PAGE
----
Lesson #9: Ruts and highs are inevitable and impermanent.

I didn’t know what ‘anything is possible’ really meant until October.

Lesson #10: Moments are fleeting by nature. Hold on to them, remember them, don’t lament when they’re gone but be grateful that they happened.

November was a month of impulse; pure, liberating, unadulterated impulse. Not to mention extreme sexual impulse as well. I woke up one day. I got dressed, brushed my teeth, threw on the kicks, and guzzled down a coffee. In the next hour I found myself  someplace where I don’t usually go to. I was there out of curiousity, trying to see if the Southeast is really as dangerous as the media, word-of-mouth, and supposed ‘common knowledge’ makes it to be, if the situation is really that dire. Future explorations and documentation are coming, but what I have learned is not surprising. What can be found there is people. People with a similar way of life and people in a similar place physically and mentally. People who should not be confined by the construct of the place they live. Southeast is one in the same; the danger is there but it is wholly distorted by distant group perceptions. It was not a search for trouble but for understanding, a project of which the goal was personal introspection. I just wanted to feel I was doing something worthwhile and substantial for myself, not trying to save the world but trying to understand this world that so badly needs to be saved. If I applied the previous ten lessions of 2011, directly acknowledged them, and took them to heart, I knew I would be okay.

Lesson #11: Substance should never be sacrificed. 

Oh, is it December already? When the fuck did that happen. It’s difficult to be introspective about something that just occurred. The dust hasn’t settled, the smoke hasn’t cleared, and I’m still biased and completely lacking the wisdom that time always offers to an individual should she is willing to accept it. But I suppose December has been a month of observing the most convential wisdoms from the most unconvential sources. For example, after being handed an extremely large paycheck, a decision had to be made as to what to use the money for. Normally savings would be the primary go-to, but the holiday season has the uncanny disposition of complicating even the simplest of matters. So in the wise words of the talented Notoroious B.I.G., “mo’ money” indeed elicits “mo’ problems”. But even then, I just did what I am naturally inclined to do – store the money away, forget about Christmas, and then panic last minute when I am left present-less, stressed out, and inclined to turn to my go-to emergency gift in embarassing quantities. I firmly believe that every citizen of the world should watch Eroll Morris’ stunning, compelling documentary Fog of War, an expertly clipped and arranged interview with former Secretary of Defense, the ever controversial, ever fascinating Robert McNamara. It is truly amazing. One of those ‘bigger than yourself’ pieces, to be sure. And so the Fog of War shall rain down on unsuspecting family members. And they will thank me later. It’s been a whole 28 days of this month and that’s all I can think to write about. Which is fine. Come February or March, I will likely come back to this paragraph and view the last month of 2011 completely differently. This is one of life’s certainties – your present perceptions change how you perceive the past.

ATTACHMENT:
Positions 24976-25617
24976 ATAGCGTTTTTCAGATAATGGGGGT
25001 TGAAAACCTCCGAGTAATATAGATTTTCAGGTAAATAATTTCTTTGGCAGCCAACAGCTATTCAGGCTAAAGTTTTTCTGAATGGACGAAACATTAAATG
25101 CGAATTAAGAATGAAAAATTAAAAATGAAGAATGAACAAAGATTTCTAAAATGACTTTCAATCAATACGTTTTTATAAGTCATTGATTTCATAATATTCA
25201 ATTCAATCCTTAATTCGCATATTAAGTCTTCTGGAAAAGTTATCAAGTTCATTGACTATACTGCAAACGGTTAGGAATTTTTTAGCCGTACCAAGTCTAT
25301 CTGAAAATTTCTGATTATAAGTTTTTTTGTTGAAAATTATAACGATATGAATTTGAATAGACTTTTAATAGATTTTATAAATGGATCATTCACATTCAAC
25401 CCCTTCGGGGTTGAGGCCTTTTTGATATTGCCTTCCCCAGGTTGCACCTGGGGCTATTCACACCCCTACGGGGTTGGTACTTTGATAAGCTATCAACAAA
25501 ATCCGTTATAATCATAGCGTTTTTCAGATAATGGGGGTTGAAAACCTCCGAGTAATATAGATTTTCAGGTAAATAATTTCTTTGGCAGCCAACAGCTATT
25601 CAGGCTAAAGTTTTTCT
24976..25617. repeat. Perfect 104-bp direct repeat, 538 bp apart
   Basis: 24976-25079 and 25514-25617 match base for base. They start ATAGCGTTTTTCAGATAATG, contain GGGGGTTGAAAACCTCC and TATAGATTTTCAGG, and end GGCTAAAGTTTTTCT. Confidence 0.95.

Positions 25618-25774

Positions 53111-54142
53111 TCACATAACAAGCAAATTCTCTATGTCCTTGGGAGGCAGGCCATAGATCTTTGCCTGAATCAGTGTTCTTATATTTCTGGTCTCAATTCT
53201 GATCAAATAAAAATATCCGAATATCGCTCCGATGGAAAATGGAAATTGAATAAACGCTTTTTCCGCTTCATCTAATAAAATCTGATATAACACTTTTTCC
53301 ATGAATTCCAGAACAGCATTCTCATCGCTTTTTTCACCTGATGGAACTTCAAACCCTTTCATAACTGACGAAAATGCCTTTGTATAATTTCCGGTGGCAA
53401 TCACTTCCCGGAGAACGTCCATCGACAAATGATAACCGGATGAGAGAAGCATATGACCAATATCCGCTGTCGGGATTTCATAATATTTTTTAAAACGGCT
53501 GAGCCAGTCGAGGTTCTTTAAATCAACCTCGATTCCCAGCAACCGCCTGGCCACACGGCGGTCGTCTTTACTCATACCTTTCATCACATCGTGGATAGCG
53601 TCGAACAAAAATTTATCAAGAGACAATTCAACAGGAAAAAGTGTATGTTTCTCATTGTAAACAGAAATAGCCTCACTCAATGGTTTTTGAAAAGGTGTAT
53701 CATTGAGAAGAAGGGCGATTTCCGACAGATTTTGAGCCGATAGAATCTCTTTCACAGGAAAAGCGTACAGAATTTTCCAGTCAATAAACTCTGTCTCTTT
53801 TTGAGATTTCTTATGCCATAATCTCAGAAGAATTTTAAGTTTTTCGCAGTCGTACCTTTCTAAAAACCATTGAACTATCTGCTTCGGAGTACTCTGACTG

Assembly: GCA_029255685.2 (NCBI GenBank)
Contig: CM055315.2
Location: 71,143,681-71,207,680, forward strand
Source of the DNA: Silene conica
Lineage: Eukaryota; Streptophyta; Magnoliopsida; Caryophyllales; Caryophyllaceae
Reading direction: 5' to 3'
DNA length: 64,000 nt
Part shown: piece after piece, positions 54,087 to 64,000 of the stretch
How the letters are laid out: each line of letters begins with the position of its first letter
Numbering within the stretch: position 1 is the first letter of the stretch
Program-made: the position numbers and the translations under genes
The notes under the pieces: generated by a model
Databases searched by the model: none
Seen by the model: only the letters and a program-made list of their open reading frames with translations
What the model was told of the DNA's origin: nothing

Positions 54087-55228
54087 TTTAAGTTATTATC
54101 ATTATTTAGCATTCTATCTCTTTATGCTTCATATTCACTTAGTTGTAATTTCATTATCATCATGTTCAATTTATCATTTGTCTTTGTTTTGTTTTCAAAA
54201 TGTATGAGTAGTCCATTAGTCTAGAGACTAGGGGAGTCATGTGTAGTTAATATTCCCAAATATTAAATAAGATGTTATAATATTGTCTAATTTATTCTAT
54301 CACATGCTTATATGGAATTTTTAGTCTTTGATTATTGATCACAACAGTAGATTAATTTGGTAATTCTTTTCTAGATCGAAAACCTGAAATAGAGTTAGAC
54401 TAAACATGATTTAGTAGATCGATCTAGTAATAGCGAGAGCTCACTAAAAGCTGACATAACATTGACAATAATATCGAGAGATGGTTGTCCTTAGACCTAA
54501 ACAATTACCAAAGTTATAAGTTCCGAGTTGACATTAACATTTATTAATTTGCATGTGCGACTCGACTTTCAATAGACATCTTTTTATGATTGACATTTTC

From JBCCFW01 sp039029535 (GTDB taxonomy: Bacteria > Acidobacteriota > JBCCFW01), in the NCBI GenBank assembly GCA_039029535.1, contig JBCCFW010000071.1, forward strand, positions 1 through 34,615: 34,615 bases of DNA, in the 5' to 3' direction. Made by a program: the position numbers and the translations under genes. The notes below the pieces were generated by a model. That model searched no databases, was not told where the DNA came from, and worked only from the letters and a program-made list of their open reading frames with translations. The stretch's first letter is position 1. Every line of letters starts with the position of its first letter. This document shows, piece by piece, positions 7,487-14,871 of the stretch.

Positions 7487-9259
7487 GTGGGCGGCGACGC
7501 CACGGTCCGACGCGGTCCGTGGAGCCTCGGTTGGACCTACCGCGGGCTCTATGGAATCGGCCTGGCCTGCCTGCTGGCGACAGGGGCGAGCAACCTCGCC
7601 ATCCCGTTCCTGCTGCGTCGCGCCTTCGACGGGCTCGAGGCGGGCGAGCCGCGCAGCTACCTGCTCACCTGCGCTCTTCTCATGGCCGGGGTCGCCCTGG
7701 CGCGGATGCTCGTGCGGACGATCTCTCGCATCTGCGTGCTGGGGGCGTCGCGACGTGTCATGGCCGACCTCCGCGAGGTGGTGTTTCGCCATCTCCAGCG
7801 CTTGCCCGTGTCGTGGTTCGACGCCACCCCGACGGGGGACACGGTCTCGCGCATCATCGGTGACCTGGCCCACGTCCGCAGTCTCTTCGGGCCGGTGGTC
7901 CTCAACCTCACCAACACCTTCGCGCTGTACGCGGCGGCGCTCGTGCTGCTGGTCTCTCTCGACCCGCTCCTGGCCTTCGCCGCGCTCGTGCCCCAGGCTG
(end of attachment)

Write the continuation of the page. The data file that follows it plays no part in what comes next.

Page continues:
Then again, it is stupid to talk about oneself in such exhausting quantities. The world in 2011 was a pivotal one, truly unlike any other in history. What’s a little seasonal depression compared to the devastating January floods and mudslides in Rio de Janeiro that claimed 903 lives? While I fought for control with a zip-line as if it were a matter of life and death and not an ass full of pinecones, martyrs, heroes, villians, and victims were being made in split-second decisions that would change the course of history in the Libyan civil war. I will say: I do reckon my shit-throwing dealings of April much cooler than the royal wedding – history was made on that lawn that day when I pawned that n00b so hard with a handful of pink powder to the face. If only I got two billion people to watch. May: America celebrates the death (anyone else think this to be strange??) of head honcho Osama bin Laden, while I’m preparing for a trip that will eventually lead me to Pakistan’s general hood. Serious considerations ensue as to whether I should hop the fence, so to speak, from Nepal’s western most point into Uttarakhand, then Punjab, and then Pakistan simply to see what’s going on there.  I constantly remind myself that it can always be worse, that I can never stop giving, that compassion and empathy are my most precious possessions in a world experiencing a deficit of them, that I am so lucky to have the life I have, and the most important lesson of all: